A community united: The administrative response

Residents elaborate on the role of the administration and staff in guiding Kendal at Oberlin through the pandemic. Overall, interviewees give credit to Kendal's leadership for navigating the ever-changing demands of the virus and Kendal's residents.

Mandatory Covid Testing Reminder

Signs like this appeared all over Kendal's Care Center throughout the pandemic. Every member of Kendal's staff underwent biweekly Covid-19 testing. Weekly testing was ongoing as of spring 2023. 

Kendal's nurses and other caregiving staff went above and beyond:

Nurses saw their jobs and lives upended: "This last year really because of staff shortages, so to see your skilled nurses delivering meals on trays, cleaning off dishes for people, let alone the 10 thousand other things they have to do, medically important things they have to do to sustain people here. I mean the level of caring and giving, the very clear support and determinations given by the top staff to other staff saying you will get tested every week if you don’t get the vaccination…every time you have to be home for two weeks. I mean there was such care given and it was hard. Some people left, staff left due to their opinion of not wanting to be vaccinated or just because their world has changed too right? Their kids are home and their husbands are working. I mean whatever, I mean everybody’s lives have been so upended." - Judi Bachrach

Kendal's strong leadership relied on constant and clear communication with residents:

"Calm preparedness" through communication: "Everybody got the same message. Everybody was listened to. And every complaint, every disagreement, every new way of looking at things, and there were plenty of doctors who had their own evaluations of things. I mean I have to say Stacy’s mantra was “calm preparedness,” and I have to say that’s what they did. As calm as they could be. So I think Kendal did a pretty great job." - Judi Bachrach

The administration showed a united front: “I really don’t know how they did it but it, with Barbara Thomas and Stacey Terell, Michele Tarsitano, and the nursing staff, if ever they had disagreements it was not obvious. They were such a cohesive unit, the administration here, and that certainly built confidence. I was so confident that we were being taken care of better than we would have been any place else. Really, that doesn’t sound possible, but that is really the way I feel.” - Mary Simons

Communication was a necessary form of education: "To people who were very vocal and very angry and very upset and needing their particular circumstances addressed and explaining why they could or couldn’t or how they could or couldn’t address what they needed. And then the slow educational process of filtering all of that information out there in a way that was rounded, realistic, comprehensible, whether everybody actually read all 15 points in our bulletins." - Judi Bachrach

Interviewees directed both compliments and criticism toward Kendal's CEO Barbara Thomas, indicating the close relationship between residents and top staff:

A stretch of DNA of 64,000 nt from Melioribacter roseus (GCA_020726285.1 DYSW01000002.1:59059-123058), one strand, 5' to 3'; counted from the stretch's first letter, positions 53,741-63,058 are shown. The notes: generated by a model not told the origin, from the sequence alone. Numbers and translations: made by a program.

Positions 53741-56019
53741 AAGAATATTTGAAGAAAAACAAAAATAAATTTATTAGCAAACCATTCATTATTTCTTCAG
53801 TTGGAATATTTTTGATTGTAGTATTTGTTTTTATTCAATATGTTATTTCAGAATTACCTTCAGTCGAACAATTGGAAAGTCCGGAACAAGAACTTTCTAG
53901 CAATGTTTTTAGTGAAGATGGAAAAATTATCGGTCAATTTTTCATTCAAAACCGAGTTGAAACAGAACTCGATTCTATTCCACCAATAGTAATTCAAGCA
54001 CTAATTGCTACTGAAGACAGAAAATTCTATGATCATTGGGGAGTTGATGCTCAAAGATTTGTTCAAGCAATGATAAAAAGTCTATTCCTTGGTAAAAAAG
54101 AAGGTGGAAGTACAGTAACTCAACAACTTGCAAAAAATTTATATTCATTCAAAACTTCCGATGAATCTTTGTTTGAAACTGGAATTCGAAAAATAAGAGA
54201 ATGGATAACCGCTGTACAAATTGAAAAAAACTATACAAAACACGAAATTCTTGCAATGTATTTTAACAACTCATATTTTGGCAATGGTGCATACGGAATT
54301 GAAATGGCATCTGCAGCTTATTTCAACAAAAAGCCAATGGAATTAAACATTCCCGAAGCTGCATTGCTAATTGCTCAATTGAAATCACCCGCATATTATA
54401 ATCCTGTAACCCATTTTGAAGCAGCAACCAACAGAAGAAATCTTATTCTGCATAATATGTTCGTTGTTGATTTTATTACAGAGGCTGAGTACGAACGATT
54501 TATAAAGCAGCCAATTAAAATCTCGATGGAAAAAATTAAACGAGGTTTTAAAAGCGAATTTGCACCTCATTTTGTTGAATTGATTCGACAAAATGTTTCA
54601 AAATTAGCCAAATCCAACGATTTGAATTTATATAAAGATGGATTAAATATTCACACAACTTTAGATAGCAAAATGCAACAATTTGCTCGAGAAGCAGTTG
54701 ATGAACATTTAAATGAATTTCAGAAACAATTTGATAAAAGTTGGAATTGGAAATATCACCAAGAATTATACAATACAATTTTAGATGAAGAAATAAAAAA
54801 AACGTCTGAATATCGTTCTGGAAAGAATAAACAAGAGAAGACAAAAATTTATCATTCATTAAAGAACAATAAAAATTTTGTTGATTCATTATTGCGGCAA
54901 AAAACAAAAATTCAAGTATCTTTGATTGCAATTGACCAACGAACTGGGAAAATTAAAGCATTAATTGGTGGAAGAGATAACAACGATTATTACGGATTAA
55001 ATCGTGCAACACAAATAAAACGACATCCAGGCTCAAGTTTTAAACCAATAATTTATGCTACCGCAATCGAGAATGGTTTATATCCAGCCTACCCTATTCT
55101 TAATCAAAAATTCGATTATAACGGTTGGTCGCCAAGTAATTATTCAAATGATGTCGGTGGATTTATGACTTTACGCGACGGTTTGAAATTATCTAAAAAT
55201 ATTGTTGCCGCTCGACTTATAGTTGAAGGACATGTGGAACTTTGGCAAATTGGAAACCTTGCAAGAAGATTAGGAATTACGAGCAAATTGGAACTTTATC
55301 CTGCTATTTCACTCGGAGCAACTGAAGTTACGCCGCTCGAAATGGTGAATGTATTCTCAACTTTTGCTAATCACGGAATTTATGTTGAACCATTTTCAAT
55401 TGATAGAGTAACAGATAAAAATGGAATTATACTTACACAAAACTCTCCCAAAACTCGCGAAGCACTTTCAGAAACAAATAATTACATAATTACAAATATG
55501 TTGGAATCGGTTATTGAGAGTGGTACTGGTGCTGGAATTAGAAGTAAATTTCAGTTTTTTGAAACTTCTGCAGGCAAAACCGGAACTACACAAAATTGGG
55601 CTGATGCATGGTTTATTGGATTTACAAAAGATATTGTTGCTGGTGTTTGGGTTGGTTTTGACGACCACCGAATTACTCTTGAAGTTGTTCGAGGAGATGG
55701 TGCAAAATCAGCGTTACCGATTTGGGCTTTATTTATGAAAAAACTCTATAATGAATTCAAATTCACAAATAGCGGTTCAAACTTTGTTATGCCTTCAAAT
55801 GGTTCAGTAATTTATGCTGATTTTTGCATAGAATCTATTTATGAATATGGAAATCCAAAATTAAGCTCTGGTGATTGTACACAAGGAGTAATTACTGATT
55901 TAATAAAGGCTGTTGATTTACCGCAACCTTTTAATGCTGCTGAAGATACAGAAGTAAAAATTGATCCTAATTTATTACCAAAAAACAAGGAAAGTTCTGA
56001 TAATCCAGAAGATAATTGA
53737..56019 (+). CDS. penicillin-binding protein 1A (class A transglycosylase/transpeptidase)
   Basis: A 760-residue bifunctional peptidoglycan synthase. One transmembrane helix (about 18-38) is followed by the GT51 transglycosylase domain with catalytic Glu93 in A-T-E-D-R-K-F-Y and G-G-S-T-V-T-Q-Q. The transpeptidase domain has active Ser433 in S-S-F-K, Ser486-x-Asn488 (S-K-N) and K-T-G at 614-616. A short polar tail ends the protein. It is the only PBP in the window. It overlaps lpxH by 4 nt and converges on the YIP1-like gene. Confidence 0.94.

Working day and night to keep up with changing regulations: "I thought Barbara Thomas and others knocked themselves out day and night dealing with so much that had to change like that (snaps fingers). You know there were so many things they had to conform to in terms of federal and state and county health requirements. And all the new logistics." - Former Oberlin Resident

Measuring Kendal's success: "The overall emphasis that she had that she’s still this way–she Barbara person in charge, CEO, is 'look how well we’re doing.' It was so positive all the time. But you know we knew that wasn’t really true and her whole concern and I can see why was to make sure that nobody in the Kendal independent living or in the care center got sick. And that’s all she talked about. We have not had anybody get sick. And, okay, is that the only criterion we’re going to look at?" - Dianne Haley

Prioritizing Kendal's status as a top long-term care facility: "Barbara is a very prideful person–I hope she’s CEO as long as I’m living–because I think she’s spectacular, but also I think she has a very strong feeling about how good this Kendal is, and she wanted it to be a flagship, you know what a flagship is? You know, top of the heap. And then, of course, we had our first Covid case." - Janet Kelsey Werner

Barbara Thomas's ability to say no: "And Barbara Thomas was really very good at this. She does two things, which I think are pretty remarkable. She knows how to say no. She does it easily and quickly. But she will always listen, and she can be persuaded." - Larry Mirel

Interviewees oscillated between indignance and respect for the administration's handling of the pandemic:

Either crazy successful or just crazy: "There’s a variety of attitudes and the administration has to cope with them all, you know? They have to please everybody which is very hard to do. And I thought, especially in retrospect I thought they did a remarkable job at the time some of the rules just seemed crazy, you know?" - Larry Mirel

Frustrated and grateful: "I chafed at some of the rules and regulations. But I’ve also been thankful for some of the rules and regulations." - Janet Kelsey Werner

Success in terms of safety: “So, you know, there’s two sides to the coin, and they did their side of the coin very well, as far as people not getting sick and dying. So I give them all the credit for that, I’m very grateful for that. But I thought it was overkill.” - Dan Reiber